First Posted: 11/24/2009
Bannertown Baptist Church demonstrated some of the hustle and bustle that the holiday season is known for Monday morning.
As the collection point for the Surry County Operation Christmas Child campaign, the fellowship hall was a veritable hotspot during the final two hours slated for area organizations to drop off all of their shoeboxes.
As the representatives rolled in with anywhere from nine shoeboxes to more than 200, church volunteers proved to be a well-oiled machine as they sorted, labeled and boxed all of the goods before loading them into the back of a truck donated by Mike Jones Produce. As the drop-off point, the volunteers were responsible for counting every box that came in as well as making sure they were properly packaged and labeled before packing them into larger cardboard boxes for transport.
From Bannertown, the boxes will be driven to Winston-Salem before heading to Charlotte, the regions processing center. From there, the boxes will go to children around the world who are in need. Each box is earmarked for either a boy or a girl in one of three age groups ranging from 2 to 14 years of age.
Boxes can contain anything that will fit, from small toys and games to hygiene items like toothpaste and toothbrushes to clothing items like socks or hats. Some families even choose to include a note to the child telling a little about themselves. In some cases, a child may even write back to the family whose box they received.
Sometimes, maybe out of all the boxes, one child will write us a letter back thanking us for the presents, said Sarah Simpson of Bannertown Baptist Church.
Ronnie Simpson remembered getting a letter this past summer that was written in a foreign language. He took it around the community, trying to figure out what it said. Finally, he found someone who could translate it and learned that it was a letter from a child in Ukraine, thanking him for the presents.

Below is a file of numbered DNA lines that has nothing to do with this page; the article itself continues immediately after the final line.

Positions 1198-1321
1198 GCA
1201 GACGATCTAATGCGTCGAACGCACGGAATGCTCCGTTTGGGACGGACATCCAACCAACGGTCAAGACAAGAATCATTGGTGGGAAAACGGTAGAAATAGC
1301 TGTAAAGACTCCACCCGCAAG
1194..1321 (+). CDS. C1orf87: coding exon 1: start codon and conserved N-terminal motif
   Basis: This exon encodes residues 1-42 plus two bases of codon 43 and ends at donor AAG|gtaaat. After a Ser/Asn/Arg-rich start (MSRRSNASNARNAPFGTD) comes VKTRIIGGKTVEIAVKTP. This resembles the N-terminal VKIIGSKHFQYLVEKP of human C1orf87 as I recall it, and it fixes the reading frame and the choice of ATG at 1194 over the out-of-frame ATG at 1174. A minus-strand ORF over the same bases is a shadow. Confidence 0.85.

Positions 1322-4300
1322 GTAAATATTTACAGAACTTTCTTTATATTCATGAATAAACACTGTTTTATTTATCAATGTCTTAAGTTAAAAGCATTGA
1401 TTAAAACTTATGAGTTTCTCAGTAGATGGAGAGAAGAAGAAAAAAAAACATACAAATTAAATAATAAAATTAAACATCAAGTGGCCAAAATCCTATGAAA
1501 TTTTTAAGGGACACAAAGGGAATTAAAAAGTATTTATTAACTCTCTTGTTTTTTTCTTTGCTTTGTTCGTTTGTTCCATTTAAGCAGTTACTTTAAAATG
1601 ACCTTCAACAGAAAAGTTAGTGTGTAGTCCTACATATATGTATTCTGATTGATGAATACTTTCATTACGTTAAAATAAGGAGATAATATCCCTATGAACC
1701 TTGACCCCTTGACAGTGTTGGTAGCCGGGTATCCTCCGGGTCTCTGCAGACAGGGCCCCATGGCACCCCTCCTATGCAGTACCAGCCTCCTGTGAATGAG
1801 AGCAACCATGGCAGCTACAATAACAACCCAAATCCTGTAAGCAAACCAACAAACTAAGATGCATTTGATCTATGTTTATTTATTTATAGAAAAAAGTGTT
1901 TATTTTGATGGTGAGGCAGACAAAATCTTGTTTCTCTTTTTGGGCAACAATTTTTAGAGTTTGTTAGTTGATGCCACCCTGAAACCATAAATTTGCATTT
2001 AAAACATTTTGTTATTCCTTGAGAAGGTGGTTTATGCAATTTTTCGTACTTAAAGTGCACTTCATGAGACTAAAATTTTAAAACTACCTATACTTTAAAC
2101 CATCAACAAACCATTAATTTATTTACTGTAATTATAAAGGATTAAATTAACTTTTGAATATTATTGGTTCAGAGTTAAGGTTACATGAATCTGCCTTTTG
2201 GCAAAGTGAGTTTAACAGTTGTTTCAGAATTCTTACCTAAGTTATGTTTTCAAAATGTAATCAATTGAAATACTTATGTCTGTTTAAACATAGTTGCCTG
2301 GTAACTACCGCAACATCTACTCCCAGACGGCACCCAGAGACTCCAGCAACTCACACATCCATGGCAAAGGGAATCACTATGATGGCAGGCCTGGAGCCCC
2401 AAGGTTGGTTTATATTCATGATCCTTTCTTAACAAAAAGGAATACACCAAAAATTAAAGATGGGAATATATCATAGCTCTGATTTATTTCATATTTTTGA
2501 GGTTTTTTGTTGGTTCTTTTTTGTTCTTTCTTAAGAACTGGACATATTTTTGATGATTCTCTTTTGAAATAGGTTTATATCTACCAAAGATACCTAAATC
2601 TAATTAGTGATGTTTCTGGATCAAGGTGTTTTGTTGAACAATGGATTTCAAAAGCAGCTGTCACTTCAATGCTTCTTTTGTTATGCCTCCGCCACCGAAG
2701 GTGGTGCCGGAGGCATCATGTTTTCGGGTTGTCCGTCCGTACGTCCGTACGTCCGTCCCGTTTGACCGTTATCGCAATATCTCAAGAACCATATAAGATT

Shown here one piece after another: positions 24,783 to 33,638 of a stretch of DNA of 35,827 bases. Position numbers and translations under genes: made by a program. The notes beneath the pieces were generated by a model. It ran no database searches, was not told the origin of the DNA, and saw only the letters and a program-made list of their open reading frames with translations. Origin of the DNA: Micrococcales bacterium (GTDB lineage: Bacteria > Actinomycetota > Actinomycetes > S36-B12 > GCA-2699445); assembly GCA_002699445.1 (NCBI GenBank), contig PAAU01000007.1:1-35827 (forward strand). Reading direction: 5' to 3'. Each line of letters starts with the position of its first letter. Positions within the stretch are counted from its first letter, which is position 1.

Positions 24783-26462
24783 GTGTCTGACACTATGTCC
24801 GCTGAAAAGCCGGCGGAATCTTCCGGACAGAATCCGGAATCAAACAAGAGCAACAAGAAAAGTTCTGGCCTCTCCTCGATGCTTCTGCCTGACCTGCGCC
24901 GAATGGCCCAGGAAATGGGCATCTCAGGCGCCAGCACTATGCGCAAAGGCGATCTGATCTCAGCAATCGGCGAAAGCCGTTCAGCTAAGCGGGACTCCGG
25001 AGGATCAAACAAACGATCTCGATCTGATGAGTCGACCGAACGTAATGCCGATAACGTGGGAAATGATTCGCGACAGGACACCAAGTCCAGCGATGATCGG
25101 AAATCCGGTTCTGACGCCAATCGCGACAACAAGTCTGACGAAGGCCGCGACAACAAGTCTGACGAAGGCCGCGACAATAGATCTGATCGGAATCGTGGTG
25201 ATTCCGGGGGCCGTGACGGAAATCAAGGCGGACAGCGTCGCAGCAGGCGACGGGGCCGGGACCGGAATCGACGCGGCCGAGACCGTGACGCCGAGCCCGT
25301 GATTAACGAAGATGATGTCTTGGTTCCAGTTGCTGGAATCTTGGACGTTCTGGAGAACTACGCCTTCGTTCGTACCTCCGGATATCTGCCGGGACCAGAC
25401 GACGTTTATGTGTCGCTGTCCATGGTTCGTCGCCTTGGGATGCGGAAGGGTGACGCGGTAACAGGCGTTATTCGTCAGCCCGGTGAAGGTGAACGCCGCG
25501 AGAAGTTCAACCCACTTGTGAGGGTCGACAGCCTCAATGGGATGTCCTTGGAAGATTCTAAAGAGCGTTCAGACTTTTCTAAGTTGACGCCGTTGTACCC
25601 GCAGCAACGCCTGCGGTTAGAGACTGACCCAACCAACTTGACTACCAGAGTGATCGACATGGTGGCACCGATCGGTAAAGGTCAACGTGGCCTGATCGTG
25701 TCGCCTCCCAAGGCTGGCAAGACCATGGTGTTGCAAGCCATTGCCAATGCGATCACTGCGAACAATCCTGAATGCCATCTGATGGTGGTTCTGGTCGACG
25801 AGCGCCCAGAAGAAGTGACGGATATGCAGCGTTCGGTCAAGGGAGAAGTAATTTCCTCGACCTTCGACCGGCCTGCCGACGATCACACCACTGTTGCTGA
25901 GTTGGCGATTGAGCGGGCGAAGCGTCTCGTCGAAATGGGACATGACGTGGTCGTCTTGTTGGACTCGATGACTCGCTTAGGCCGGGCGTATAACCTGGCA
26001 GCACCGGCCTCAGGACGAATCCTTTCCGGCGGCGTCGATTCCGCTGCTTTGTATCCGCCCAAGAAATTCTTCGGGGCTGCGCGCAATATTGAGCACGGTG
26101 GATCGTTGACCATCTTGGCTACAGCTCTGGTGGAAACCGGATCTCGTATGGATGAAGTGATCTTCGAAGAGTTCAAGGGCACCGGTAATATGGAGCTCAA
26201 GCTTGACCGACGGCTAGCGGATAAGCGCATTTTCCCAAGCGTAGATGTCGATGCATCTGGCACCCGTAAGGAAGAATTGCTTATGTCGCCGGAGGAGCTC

This year, Surry County will send 2,755 boxes around the world. Fancy Gap Baptist Church prepared 250 boxes and Bannertown Baptist Church prepared 200. Last year, more than 8.2 million boxes were sent out. However, even those who brought only a few boxes will make an impact. For those participating, the reward is knowing that they have helped make Christmas a little brighter for children.
If our kids could realize that some kids get nothing when they get so much, said Sarah of the impact of the program. We got interested in a small way at first. Then we started going to Charlotte and we wanted to get involved in a big way. I think it makes us closer when we work together as a church.
The program also offers people a chance to spread their beliefs to the children who receive the boxes. Many of the churches put information in the boxes about God and Jesus. The program offers follow-up lessons to the children who are interested in learning more about Christianity.
A lot of these kids get saved with these boxes, said Sarah. Theyre getting something special in the gifts, but theyre also getting the gift of Jesus Christ.
Bannertown Baptist plans to take a group of volunteers to the processing center in Charlotte in December to help with all of the packages that are coming in and making sure they get sent out on time.
Contact Morgan Wall at [email protected] or 719-1929.